Logic Pro X keyboard command of the day. #LogicProX @StudioIntern1
Export Tracks as Audio Files… ⌘E
This is how we might try to produce stems. The real questions arise when considering AUX tracks for sends. Do the tracks get exported? Yes, the AUX tracks get exported.
If the project is complete I think it is prudent to create a new alternative and Bounce and Replace All Tracks which will leave the “printed” audio on every track with all of the plugins and effects removed. Note that if you are using a Summing Stack (it’s a track in the Arrange area) you will get a print of that AUX along with a print of all of the tracks contained in the stack. Ideal for stemming and preserving.
Export tracks as audio files – Logic Pro X
You can export one or more selected tracks as audio files, or export all tracks (all audio, software instrument, and Drummer tracks) in a project as audio files—one file per track. When you export tracks as audio files, you can specify the naming of the audio files using filename elements.
⇧ SHIFT – ⌃ CONTROL – ⌥ OPTION – ⌘ COMMAND
10 Tips for Mastering if You’re Not a Mastering Engineer
by Nick Messitte, iZotope Contributor February 7, 2018
Maybe you’re a singer songwriter who has mixed a song and wants to release it quickly. Or perhaps you’re an EDM producer working at a fast clip, and you don’t want to shell out the money to bring every new track to a competitive level. Maybe still you’re a mixing engineer looking to give a client a pseudo-master—not just any pseudo master, but one that sounds better than the average limiter-slam.
How to Mix Hi-Hats: 8 Tips for Added Energy
by Daniel Dixon, iZotope Contributor September 9, 2019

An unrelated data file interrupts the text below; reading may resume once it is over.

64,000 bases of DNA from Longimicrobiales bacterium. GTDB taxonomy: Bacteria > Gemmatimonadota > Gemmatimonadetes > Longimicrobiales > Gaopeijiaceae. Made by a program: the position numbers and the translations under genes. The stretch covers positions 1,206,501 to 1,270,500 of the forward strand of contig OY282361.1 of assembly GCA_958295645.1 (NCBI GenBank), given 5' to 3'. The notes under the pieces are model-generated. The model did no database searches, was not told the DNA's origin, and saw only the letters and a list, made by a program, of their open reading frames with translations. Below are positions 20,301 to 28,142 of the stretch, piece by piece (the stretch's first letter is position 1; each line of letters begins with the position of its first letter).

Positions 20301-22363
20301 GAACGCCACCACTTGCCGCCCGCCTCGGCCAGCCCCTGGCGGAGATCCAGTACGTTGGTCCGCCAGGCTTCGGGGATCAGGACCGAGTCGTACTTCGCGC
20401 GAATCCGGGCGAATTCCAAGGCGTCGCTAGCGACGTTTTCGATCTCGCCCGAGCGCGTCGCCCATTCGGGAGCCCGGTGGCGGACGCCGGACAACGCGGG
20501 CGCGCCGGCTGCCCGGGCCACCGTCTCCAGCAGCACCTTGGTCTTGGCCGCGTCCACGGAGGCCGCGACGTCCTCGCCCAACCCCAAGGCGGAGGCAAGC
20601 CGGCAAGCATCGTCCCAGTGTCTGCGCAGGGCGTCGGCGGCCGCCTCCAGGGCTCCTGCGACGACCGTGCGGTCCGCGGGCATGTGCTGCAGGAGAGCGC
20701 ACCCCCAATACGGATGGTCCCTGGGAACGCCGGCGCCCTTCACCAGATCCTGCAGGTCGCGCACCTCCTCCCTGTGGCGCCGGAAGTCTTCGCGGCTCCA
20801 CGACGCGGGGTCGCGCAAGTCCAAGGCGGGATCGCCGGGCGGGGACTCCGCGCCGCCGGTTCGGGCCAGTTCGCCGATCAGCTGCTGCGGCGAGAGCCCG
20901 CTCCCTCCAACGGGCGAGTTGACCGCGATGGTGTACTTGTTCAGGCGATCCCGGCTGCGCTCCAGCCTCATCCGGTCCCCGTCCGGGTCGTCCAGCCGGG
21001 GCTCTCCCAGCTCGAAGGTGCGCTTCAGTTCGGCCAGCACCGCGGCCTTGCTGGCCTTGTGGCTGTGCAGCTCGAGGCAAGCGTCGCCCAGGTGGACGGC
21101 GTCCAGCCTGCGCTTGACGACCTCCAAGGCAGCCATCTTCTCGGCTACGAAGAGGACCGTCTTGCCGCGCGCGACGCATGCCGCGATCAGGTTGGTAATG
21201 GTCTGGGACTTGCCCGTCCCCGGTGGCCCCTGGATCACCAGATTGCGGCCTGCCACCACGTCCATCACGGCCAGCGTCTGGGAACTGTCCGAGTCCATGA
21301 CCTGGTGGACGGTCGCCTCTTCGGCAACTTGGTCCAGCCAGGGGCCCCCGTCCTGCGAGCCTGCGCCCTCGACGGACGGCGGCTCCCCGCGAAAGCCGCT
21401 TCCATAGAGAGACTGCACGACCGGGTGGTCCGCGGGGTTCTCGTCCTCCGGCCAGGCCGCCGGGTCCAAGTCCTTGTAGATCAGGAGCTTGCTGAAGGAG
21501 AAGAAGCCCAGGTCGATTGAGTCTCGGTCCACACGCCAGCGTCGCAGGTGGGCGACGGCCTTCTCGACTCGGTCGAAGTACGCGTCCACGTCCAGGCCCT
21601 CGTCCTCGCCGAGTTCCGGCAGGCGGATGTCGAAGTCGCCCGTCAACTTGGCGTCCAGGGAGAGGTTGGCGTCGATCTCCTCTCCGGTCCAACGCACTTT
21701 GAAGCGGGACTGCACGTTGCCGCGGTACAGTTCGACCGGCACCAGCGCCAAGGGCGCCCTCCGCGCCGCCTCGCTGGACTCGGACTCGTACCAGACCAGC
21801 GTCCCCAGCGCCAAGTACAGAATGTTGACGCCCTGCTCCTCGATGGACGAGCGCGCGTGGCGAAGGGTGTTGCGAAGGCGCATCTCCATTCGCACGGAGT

A hi-hat is vital to an overall great drum mix.
In our blog articles “5 Tips for Mixing High End” and “8 Tips for Taming Harsh Treble in the Mix” we provided some general tips for managing high end in a mix. Today, we’re diving into a specific sound that occupies the top end of the frequency spectrum: hi-hats.
How To Analyze A Hit – Bobby Owsinski’s Music Production Blog
If you really want to understand an audio recording and hear it in a new way, here are a few pointers on what to listen for. I’m going to break it down to a general technique, and then add an additional advanced technique for experienced musicians, engineers and producers, since they already have more refined listening skills.
Always good to practice. In traditional music theory courses of study there’s the part called “dictation” where you learn to write down what you hear, including basic rhythm and intervals. I should remember to run songs through Capo sometimes.
Studio One has a chord track to help.
Logic Pro doesn’t have a chord track anymore, but you can certainly use it to track tempo and pitch.
Making Metal: How to Master Metal with Ian Shepherd
by Ian Shepherd, Mastering Engineer September 4, 2019
Mastering metal is tough.
In fact, I’d probably go so far as to say it’s one of the most challenging genres to get truly great results in. It is certainly possible though.
The Intangibles Of A Mix – Bobby Owsinski’s Music Production Blog
It’s easy to think that getting a good mix is just a matter of pushing up some faders, getting a reasonable balance, adding some effects, and you’re finished. Although that might work for a rough mix, there are still a number of intangibles that are vitally important to a great mix. Awareness is always the first step in learning, so here are some things to consider before you start to move faders around.
Posted by Julian Rodgers – Pro Tools Expert
Microphone Off Axis Sound – How Does It Affect The Sound? | Production Expert
I’ve been accused of audio heresy in the past because I’m not a fan of the SM57. It’s a useful mic on guitars but I avoid them on snare drums because of their off axis sound, which I find colours the hi hat in an unpleasant way. In this article we will look at a couple of examples, including the SM57 on snare and offer some thoughts not just about why this happens but why it matters.
Interview with Michael Lawrence from Rational Acoustics and Live Sound International about fighting feedback while mixing monitors from FOH.
Sound Design Live – Between The Lines
I was a guest on the Sound Design Live podcast hosted by Nathan Lively. We talked about mixing monitors from FOH, workflow, and how I’ve mostly (but not completely) managed to avoid artists vomiting on my mics.